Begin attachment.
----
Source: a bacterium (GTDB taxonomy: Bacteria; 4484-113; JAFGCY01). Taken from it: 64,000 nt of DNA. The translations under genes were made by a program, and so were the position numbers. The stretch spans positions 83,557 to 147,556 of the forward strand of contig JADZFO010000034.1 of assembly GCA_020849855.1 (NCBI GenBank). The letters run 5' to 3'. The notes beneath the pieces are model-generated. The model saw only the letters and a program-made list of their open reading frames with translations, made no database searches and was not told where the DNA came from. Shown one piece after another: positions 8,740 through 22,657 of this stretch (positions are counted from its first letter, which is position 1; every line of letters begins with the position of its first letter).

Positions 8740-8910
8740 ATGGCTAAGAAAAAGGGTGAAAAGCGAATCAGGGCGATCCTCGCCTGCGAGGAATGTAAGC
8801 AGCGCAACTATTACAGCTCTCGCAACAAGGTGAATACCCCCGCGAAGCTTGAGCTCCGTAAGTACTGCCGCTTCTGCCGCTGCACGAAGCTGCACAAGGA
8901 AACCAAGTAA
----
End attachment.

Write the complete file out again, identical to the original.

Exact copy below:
Source: a bacterium (GTDB taxonomy: Bacteria; 4484-113; JAFGCY01). Taken from it: 64,000 nt of DNA. The translations under genes were made by a program, and so were the position numbers. The stretch spans positions 83,557 to 147,556 of the forward strand of contig JADZFO010000034.1 of assembly GCA_020849855.1 (NCBI GenBank). The letters run 5' to 3'. The notes beneath the pieces are model-generated. The model saw only the letters and a program-made list of their open reading frames with translations, made no database searches and was not told where the DNA came from. Shown one piece after another: positions 8,740 through 22,657 of this stretch (positions are counted from its first letter, which is position 1; every line of letters begins with the position of its first letter).

Positions 8740-8910
8740 ATGGCTAAGAAAAAGGGTGAAAAGCGAATCAGGGCGATCCTCGCCTGCGAGGAATGTAAGC
8801 AGCGCAACTATTACAGCTCTCGCAACAAGGTGAATACCCCCGCGAAGCTTGAGCTCCGTAAGTACTGCCGCTTCTGCCGCTGCACGAAGCTGCACAAGGA
8901 AACCAAGTAA